There’s been precious few films this year that have left me
well and truly bothered at their end.
Godzilla: King of the Monsters left
me quite bothered by its misguided attempt to instil ethics to its monster-mash
story. Yesterday bothered me in the
way it squandered a neat idea with a flaccid script. But, it’s Abe Forsythe’s Little Monsters that has left me the
See, I’ve been itching to see this film ever since it was announced. As a huge fan of Forsythe’s last film, the searing, midnight black comedy Down Under, I was beyond excited to see what Forsythe would do with the zombie genre. When Oscar winner Lupita Nyong’o was cast alongside Josh Gad, well, I was convinced that this would be a winner.
And, while Little Monsters
certainly has winning elements – it’s a joyous little film about a school
teacher trying to keep her students alive during a zombie apocalypse – it’s
hampered by the obnoxious and unexpected lead performance from Alexander
England. If you took a look at the poster for this film, you’d think it was
Lupita who would be running the show, but nope!
Instead, when the film opens, we’re presented with sad sack
manchild douche Dave (England). He’s a genuine dick of a guy who is stuck in
juvenile-mode, and through an enjoyable montage we see his relationship with
Sara (Nadia Townsend) fail completely. In need of a home, Dave shacks up with
his sister Tess (Kat Stewart), and in a bid to win back his ex, he drags his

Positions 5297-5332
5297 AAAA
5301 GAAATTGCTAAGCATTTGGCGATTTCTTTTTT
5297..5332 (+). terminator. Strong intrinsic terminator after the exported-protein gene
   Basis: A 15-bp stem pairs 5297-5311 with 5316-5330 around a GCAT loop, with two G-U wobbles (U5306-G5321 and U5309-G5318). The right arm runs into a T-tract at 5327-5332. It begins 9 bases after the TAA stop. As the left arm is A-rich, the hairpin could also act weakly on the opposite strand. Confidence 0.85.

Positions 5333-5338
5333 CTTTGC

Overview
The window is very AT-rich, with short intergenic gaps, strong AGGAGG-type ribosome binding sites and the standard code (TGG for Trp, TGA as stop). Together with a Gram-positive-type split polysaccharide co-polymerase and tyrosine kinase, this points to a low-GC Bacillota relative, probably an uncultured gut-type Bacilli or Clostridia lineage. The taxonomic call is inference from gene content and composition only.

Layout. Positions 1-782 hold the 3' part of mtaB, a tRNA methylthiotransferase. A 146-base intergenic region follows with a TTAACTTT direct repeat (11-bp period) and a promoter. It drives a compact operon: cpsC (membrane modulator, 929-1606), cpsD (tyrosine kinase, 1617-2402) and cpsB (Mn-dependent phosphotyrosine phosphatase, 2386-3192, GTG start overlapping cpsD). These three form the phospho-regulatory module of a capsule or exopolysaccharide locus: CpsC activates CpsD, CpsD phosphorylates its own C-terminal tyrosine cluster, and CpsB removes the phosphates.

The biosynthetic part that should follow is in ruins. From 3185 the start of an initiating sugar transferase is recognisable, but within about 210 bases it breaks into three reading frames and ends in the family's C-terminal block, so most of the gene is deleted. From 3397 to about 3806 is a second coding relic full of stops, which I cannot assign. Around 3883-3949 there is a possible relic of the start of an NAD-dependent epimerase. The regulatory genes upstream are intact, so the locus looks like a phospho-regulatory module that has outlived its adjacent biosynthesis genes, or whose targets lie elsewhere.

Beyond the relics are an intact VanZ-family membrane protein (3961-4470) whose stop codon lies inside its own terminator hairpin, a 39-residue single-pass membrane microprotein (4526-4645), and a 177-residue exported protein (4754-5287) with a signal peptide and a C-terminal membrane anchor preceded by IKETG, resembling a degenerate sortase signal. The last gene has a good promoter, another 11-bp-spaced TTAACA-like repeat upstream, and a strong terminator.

nephew Felix (Diesel La Torraca) to her place in the middle of the night, only
to find her having it off with her new boyfriend.
Look, I like Alexander England. I think he’s got great screen presence, and he genuinely shines as the witless co-lead of Down Under, but the obnoxious, juvenile, dick-focused moron that he plays here does him no favours. Worse, it does the film no favours. When Todd Phillips bemoaned the fact that he couldn’t make comedies anymore because ‘woke culture killed it’, he was whining about the lack of boorish blokes like Dave on screen. The kind of character who turns everything into an innuendo (‘in your endo’) and every action they make is done so with complete lack of self-awareness. These are the same guys who Phillips made famous in his Hangover films, and frustratingly, these are the same guys that you’ll find boozed up on the streets near the hottest nightclubs. They’re annoying to deal with in person, and equally so when they’re in a film.
It makes Little
Monsters a real chore to get through for the first twenty minutes or so, but
then Lupita Nyong’o appears as the luminous Miss Caroline, a pre-school teacher
taking her students to a farm for an excursion. Due to reasons, Dave joins her
on the excursion with Felix, and alongside Josh Gad’s entertainer Teddy
McGiggle, they both leer and ogle Miss Caroline in disgusting fashion. It’s the
old ‘woman as an object’ bullshit that was indigestible decades ago that makes
parts of Little Monsters as rotten as
the zombies that the characters eventually encounter.
What disappoints is the way that Abe Forsythe fails to
condemn either Dave or Teddy for the way they obsess over Miss Caroline’s
looks. I kept waiting for the moment where the acerbic and on point comedy from
Down Under would make an appearance,
and I was left wanting. In that film, Forsythe presented the racism with
startling bluntness, but utilised that shock to reflect on how outdated,